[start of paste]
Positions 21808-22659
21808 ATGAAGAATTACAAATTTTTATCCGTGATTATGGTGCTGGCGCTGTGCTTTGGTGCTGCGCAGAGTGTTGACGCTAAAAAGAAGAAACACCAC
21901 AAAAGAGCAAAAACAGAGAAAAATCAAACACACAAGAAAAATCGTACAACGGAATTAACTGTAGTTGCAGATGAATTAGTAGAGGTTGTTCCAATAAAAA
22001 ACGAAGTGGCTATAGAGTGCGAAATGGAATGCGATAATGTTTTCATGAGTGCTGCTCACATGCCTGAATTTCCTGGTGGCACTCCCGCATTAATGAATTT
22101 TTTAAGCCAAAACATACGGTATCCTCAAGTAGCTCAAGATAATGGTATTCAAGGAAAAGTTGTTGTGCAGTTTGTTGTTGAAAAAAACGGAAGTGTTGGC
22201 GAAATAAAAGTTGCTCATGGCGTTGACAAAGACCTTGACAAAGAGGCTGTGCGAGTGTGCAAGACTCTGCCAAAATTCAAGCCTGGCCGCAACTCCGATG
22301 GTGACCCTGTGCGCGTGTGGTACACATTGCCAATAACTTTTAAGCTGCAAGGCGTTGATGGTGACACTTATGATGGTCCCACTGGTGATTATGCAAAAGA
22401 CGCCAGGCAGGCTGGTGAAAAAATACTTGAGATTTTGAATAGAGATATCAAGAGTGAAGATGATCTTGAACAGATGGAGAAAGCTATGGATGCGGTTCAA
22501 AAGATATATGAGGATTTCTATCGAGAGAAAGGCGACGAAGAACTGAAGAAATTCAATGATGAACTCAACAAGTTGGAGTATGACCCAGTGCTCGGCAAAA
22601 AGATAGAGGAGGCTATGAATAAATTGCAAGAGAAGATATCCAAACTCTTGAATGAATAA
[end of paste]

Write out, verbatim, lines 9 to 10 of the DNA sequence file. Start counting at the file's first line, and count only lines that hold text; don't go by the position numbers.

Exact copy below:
22501 AAGATATATGAGGATTTCTATCGAGAGAAAGGCGACGAAGAACTGAAGAAATTCAATGATGAACTCAACAAGTTGGAGTATGACCCAGTGCTCGGCAAAA
22601 AGATAGAGGAGGCTATGAATAAATTGCAAGAGAAGATATCCAAACTCTTGAATGAATAA